The final public draft of the Next Generation Science Standards hit the web last week and can be accessed via
It's a big document, so I'll ease you into things with some light NGSS video links.
Why NGSS? from Achieve on Vimeo.
It's easy to be overwhelmed by the density and structure of the document. So you'll want to take this video in before digging in.
How to Read the Next Generation Science Standards from Achieve on Vimeo.
Big picture? The pendulum has swung. California's Science Standards (1998-present) were heavy on content and light on process. NGSS drops chunks of content in favor of extensive process. As is always the case when standards are developed, assessment is "a player to be named later". That is, no one has any operational sense of what the size or nature of Next Generation Science Assessment. The energy, excitement, and enthusiasm is directed toward the construction of a standards document.
Preparers of standards documents seem to enjoy orchestrating grand visions, charting scopes and sequences, sculpting the shape of instruction. Assessment is left to others. Lessers, really. Tasked with dirty work of ensuring the vision has been brought to life. Work restricted by tight budgets, psychometrics, security, and rancorous committee debates. The visionaries who craft standards are usually long gone by the time an assessment committee realizes the standards do not lend themselves to assessment.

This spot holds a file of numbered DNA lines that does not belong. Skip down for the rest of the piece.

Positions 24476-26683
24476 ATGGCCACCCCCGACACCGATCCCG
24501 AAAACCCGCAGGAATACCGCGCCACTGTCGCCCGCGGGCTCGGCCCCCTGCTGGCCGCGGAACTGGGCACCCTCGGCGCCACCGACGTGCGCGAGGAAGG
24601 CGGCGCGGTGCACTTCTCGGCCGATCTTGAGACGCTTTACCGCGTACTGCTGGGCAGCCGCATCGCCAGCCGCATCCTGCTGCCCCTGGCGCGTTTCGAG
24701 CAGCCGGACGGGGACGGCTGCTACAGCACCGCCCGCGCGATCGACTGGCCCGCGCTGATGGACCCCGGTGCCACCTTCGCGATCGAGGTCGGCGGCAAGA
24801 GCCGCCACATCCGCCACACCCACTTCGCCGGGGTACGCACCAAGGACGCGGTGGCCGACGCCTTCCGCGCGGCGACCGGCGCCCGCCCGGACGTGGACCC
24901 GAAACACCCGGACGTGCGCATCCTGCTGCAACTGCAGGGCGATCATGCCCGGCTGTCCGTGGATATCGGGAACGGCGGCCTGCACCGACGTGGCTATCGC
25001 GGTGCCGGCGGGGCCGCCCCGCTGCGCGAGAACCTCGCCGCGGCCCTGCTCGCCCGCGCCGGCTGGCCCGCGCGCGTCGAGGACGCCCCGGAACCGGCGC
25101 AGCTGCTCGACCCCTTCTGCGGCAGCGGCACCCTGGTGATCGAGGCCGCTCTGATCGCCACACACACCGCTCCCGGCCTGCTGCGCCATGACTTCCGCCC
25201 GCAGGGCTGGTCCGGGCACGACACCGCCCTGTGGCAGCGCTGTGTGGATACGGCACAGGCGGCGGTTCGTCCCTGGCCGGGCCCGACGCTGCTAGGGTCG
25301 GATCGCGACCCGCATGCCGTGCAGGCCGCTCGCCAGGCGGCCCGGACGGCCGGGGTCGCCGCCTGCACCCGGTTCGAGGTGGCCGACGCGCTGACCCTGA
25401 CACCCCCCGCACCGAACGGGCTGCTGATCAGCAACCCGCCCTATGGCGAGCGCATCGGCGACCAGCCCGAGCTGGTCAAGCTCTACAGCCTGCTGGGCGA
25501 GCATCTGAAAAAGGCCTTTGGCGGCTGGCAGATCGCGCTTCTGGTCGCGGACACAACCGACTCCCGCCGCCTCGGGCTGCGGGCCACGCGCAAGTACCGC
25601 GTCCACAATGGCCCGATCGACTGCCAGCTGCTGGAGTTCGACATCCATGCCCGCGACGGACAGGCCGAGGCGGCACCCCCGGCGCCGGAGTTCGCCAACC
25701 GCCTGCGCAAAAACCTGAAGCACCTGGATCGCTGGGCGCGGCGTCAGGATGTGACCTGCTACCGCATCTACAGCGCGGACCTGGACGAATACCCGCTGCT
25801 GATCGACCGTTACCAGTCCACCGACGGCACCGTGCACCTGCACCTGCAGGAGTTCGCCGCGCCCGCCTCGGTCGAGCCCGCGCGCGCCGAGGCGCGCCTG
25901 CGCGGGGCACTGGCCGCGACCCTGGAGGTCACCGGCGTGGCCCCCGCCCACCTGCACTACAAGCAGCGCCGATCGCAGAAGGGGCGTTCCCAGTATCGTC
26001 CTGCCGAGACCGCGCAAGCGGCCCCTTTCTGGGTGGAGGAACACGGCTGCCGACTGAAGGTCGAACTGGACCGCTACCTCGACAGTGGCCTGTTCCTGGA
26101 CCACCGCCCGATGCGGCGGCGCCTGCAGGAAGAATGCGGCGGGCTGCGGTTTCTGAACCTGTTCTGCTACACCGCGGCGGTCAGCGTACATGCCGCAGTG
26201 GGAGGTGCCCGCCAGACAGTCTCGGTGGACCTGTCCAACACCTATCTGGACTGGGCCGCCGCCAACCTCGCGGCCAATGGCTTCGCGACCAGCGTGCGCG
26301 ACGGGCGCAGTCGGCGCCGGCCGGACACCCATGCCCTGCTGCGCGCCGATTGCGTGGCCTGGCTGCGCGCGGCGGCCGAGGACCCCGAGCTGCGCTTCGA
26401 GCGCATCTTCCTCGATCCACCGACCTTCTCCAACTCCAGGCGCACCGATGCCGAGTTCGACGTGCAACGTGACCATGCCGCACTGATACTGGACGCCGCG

Do I have concerns regarding the NGSS? Yes I do. The Fordham Institute and the National Center for Science Education give California's science standards top marks. Will we get something better by throwing in with the bulk of the other states? Those who prefer process-based standards to content-based standards assure me the answer is "yes". And it may well be. I remain undecided.
In any case, the window for public feedback on the final draft of NGSS can be made through January 29 via the NGSS website.